GAINESVILLE, Va. -- Tiger Woods is still mired in the process of installing a baseline shift, trying to figure out spin rates and feels and traj. He's done it before and he feels close to doing it again.
The problem for Woods is that he's seemingly running out of time in this 2014-15 PGA Tour season to make much more progress inside the ropes.
Barring an unlikely win at this week's Quicken Loans National, Woods, who enters the week at No. 266 in the Official World Golf Ranking, will not qualify for next week's WGC-Bridgestone Invitational. A win at Robert Trent Jones Golf Club, which would be his 80th career PGA Tour title, is the only way Woods can crack the world top 50 and land a tee time at Firestone Country Club, a place he has won eight times in his career.
"Kind of funny I won there a couple years ago," Woods said Tuesday. He added, "Unfortunately, I can't get an invite there unless I win."
If that's the case, then Woods likely has just one more tournament remaining on his schedule this season: the PGA Championship at Whistling Straits in two weeks. As a four-time Wanamaker trophy winner, Woods is set for life in the year's final major. Without a sudden return to form, Woods will miss out on qualifying for the FedEx Cup playoffs for the third time in five seasons. That'll leave him without a place to play for the four-event, five-week stretch.
Woods won't humble himself to play in Reno opposite the WGC event, and he's not going to show up in the Web.com Tour Finals, which runs alongside the FedEx Cup playoffs. He talks about needing and wanting reps, but he doesn't need them that badly.
In other words, we're probably not going to see Woods for a while -- at least until October, when Woods is set to play in the Frys.com Open in California, a start promised to the PGA Tour as a favor being given the green light to play the European Tour's Turkish Airlines Open in 2013.
Woods doesn't seem all that concerned about the lack of golf on his calendar. He's been spending time with his children in the Caribbean, fishing and snorkeling. He caught some of the highlights of the British Open's Monday finish, but he wasn't glued into Jordan Spieth's chase of the single-season Grand Slam.
The 39-year-old 14-time major winner looks like a guy tired of answering the same questions with the same answers. He mostly spared the media of the buzzword bingo that has recently accompanied his poor results. He didn't have excuses nor newfangled ways of explaining fairly innocuous golf concepts. That could only mean one of two things: either Woods is finally ready to seek out answers instead of explanations or he's tired of trying to convince us and himself that things are getting better inside the ropes.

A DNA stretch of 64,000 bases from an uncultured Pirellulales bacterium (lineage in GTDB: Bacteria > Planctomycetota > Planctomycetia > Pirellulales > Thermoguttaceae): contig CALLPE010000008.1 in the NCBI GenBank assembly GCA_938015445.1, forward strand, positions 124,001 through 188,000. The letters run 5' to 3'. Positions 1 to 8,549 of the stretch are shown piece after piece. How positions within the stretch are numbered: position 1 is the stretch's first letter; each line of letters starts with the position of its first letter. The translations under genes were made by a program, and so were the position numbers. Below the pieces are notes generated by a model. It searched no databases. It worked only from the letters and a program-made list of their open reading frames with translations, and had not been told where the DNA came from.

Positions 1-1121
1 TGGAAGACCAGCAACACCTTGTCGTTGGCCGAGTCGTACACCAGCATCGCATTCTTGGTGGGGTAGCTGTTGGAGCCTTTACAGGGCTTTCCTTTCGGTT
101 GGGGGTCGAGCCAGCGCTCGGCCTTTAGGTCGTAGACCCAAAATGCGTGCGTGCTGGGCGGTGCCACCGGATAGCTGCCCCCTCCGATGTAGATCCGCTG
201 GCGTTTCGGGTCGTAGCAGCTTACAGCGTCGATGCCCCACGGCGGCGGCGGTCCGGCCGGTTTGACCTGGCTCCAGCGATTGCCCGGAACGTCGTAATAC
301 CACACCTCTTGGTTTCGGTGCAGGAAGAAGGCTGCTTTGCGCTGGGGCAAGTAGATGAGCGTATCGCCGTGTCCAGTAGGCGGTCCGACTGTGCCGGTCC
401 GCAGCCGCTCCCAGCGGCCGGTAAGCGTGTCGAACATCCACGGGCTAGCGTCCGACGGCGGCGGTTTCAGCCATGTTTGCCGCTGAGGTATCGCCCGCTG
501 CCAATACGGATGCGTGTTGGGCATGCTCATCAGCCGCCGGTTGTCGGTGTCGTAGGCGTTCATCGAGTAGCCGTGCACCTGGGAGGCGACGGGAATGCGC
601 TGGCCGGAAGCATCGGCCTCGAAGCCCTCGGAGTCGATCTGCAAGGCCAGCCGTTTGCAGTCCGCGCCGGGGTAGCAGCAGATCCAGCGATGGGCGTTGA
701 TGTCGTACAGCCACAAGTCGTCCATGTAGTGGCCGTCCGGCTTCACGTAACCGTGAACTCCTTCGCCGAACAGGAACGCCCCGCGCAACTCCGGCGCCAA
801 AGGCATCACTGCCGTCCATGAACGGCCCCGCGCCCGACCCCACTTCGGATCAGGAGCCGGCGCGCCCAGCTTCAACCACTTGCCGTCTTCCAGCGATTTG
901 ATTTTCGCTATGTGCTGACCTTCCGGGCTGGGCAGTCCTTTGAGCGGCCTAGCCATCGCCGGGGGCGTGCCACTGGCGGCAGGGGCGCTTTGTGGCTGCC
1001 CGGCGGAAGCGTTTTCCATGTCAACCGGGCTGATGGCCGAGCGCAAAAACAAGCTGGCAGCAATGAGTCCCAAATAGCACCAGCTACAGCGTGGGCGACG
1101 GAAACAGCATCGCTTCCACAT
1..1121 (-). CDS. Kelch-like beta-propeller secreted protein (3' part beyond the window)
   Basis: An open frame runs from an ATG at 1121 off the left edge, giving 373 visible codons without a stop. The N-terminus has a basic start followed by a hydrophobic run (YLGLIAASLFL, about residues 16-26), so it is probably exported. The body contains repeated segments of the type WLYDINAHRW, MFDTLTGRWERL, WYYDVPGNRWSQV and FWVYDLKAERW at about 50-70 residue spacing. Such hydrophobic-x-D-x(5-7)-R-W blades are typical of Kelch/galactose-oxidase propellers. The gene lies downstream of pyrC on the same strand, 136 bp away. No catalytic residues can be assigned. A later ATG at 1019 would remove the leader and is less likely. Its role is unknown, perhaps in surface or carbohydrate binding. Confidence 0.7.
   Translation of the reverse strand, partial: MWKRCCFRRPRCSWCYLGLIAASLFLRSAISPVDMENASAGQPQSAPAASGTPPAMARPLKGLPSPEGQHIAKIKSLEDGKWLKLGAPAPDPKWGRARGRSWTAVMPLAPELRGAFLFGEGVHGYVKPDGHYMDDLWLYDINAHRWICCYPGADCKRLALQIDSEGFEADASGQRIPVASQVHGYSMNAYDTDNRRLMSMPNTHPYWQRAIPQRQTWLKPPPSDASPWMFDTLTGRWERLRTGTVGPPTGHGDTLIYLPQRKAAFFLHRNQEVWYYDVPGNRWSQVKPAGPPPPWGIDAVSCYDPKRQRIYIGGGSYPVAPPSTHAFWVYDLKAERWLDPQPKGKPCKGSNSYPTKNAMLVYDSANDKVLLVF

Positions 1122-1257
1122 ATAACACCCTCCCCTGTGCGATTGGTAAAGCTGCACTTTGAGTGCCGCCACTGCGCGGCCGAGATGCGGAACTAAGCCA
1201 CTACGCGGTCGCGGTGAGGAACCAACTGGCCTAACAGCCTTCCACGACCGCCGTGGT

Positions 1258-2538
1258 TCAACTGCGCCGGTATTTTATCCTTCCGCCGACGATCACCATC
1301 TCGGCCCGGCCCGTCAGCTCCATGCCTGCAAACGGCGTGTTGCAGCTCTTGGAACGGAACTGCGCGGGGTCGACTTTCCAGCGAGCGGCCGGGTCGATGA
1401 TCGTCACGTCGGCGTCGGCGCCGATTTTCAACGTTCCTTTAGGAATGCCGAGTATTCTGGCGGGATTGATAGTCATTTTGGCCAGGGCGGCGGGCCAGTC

It has to be difficult for Woods to maintain his I've-done-this-before mantra when it's so evident that he is struggling to take what he does so well when it doesn't count into the arena where he used to dominate. He knows he's just not getting the job done right now. So why not spend some time with the kids? It's more fun.
His kids also represent the few people who Woods knows will be at his side for the rest of his life. In 10 years, he'll still have an agent and a press representative, but the calls won't be as constant.
Woods' friends he made when he came out on Tour 20 years ago are all either on the Champions Tour, on TV or on TV while moonlighting on the Champions Tour. The rotating door of new faces leaves Woods, who is a part-time player, looking for familiarity when he looks up and down the range. None of the new guys are scared of him. He has earned their respect, but not their fear.
Every great athlete goes through this phase of decline before their superstar fades to nay a burning ember. For golfers, it's especially painful since careers are so long and the money connected to the game remains good despite a bad turn of form. However, Woods, the first billionaire athlete, is unique. Woods doesn't need the 50-plus circuit. Hell, he doesn't need golf anymore. But he still has things he wants to accomplish, including a burgeoning course-design business that could be the link to the game that keeps him engaged long after the chases of Nicklaus and Snead are finished.
Perhaps Woods is checking out of the game temporarily and all it would take is one truly good tournament to awaken his interest. However, at the moment, Woods looks in a funk and tired of the sport's repetitive practice -- that is, of trying to convince everyone, including himself, that the best, or at least some good, is still ahead.